MRI Lead Study
A team of Cincinnati researchers is trying to tease out how lead poisoning affects the brain, and how these physical effects might correlate to behavioral changes. Living on Earth's Cynthia Graber reports.
CURWOOD: In the past few decades, researchers discovered that even tiny amounts of lead can be harmful to children, affecting such things as learn ability and impulse control. Lead is even linked to crime and juvenile delinquency. Researchers continue to unravel how early exposure to lead can have lifelong harmful effects. Leading this effort is a team of scientists in Cincinnati that's followed a group of lead-exposed children for two decades. Now, they're attempting to see just how lead affects brain structure. Living on Earth’s Cynthia Graber has this latest installment in our series, “The Secret Life of Lead.”
TURNER: Is your pizza pretty good?
GRABER: Nikki Turner is this new study’s project coordinator. She’s with 21-year-old Lamont in the cafeteria at Cincinnati Children’s Hospital, giving him a free lunch before his MRI exam.
LAMONT: I’m not really hungry because I want to get the MRI out of the way first. I’m a little nervous about this.
GRABER: Twenty years ago, the University of Cincinnati, along with Cincinnati Children’s Hospital, began a long-term study to learn about lead exposure. Lamont is one of almost 200 young adults who have been with the study since birth. Back then, lead poisoning was considered a serious problem only when it produced physical effects such as seizures. Lamont, along with most others in the group, most likely had childhood blood lead levels that at the time were considered safe, but that today might be cause for concern. Research on this group demonstrated that these lower levels can cause a variety of developmental problems, including difficulties with learning, attention, and planning ahead.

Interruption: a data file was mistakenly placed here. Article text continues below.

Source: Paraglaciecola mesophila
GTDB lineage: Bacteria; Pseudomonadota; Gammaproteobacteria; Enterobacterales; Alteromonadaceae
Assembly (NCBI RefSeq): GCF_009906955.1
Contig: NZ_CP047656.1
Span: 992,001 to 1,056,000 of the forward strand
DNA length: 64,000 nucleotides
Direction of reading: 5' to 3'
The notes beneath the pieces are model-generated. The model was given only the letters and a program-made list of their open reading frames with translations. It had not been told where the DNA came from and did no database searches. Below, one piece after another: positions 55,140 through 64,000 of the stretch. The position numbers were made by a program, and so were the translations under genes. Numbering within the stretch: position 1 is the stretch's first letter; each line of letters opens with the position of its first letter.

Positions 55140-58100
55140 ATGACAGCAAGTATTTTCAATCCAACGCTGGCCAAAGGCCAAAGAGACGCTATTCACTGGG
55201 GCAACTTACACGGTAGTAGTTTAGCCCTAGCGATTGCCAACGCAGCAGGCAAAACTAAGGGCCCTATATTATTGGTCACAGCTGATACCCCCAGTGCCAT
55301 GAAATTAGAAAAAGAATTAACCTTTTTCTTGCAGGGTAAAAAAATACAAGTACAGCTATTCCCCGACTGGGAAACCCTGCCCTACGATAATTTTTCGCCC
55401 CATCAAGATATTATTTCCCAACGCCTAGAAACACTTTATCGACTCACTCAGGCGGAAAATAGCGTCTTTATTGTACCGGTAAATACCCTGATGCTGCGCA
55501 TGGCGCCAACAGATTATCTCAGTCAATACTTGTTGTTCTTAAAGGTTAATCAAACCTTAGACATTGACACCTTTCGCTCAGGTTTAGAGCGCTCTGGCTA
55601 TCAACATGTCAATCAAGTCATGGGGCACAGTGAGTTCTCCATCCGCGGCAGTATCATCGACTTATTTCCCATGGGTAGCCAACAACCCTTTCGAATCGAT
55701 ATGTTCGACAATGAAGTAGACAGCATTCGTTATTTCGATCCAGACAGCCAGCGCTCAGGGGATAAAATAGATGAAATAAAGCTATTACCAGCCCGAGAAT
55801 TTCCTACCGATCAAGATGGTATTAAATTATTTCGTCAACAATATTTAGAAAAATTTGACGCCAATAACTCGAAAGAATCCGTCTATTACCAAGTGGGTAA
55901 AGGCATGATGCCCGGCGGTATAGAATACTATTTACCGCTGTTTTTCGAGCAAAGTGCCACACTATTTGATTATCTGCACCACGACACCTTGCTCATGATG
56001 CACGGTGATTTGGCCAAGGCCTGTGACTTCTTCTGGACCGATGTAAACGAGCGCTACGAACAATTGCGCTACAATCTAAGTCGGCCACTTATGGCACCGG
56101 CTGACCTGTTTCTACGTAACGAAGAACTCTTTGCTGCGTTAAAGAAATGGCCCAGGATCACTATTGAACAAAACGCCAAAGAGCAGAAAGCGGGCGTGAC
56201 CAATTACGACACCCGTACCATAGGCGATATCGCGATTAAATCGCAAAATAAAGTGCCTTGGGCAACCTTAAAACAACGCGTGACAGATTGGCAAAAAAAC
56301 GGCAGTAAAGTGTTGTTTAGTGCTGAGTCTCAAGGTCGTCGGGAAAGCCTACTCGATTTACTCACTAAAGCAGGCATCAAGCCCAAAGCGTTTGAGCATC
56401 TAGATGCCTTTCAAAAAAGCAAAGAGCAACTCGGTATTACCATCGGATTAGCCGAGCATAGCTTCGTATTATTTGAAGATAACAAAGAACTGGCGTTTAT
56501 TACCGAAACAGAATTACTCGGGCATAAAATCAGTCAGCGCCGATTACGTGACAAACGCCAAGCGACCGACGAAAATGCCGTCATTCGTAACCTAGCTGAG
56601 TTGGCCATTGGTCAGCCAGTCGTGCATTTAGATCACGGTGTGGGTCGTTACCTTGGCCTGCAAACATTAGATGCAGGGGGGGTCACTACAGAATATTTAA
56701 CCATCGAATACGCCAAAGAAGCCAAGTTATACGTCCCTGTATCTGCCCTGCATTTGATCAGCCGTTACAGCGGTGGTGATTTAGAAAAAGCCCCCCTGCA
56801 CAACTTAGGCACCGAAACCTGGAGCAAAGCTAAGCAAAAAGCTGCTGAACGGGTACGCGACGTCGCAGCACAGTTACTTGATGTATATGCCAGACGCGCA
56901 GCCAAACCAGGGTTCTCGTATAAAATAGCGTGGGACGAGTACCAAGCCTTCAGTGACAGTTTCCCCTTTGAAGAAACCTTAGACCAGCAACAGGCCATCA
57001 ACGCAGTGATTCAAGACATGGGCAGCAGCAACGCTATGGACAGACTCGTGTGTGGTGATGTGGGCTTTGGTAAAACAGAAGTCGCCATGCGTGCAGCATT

[MACHINE CHIRPING, TECHNICIAN TALKING]
GRABER: Inside the MRI room, a pump chirps as it circulates helium that keeps the MRI cool. Technician Scott Dunn settles Lamont in.
DUNN: The table goes up and you pull the bucket over your head.
GRABER: Lamont lies down on a long table. His head is strapped firmly in place, and what looks like a plastic bucket is placed over it. Once he’s secure and comfortable, he slides head-first into the beige scanner.
[SOUND OF DOOR CLOSING]
GRABER: Dunn returns to the control room and sits down at the computer.
DUNN: Okay, here we go.
[CLICKING OF COMPUTER]
GRABER: Photos of Lamont’s brain soon appear on the computer screen. Kim Cecil, a chemist with Cincinnati Children’s Hospital, sits in the control room and looks on. Cecil specializes in MRI research and is the lead scientist on this study. She says this new research is crucial because there is very little information connecting lead’s impact on development to what physically happens to a lead-exposed brain.
CECIL: So there’s really a void between the basic cellular work and the behavioral work. No one’s really gone in and looked at the brain in vivo to see what’s going on.
GRABER: Cecil hopes this MRI study will change that.
CECIL: Magnetic resonance imaging can provide structural information, anatomical information. Are the ventricles too big or too small? Is the grey matter where it’s supposed to be? Is it formed correctly?
GRABER: Another part of the study involves magnetic resonance spectroscopy, a process that measures the amounts of chemicals in specific regions of the brain. Based on that information, scientists can tell how well those parts of the brain are functioning. A final test involves what’s called functional imaging, looking at how the brain works while it’s working. Researchers are focusing on activities lead is known to affect, such as concentration.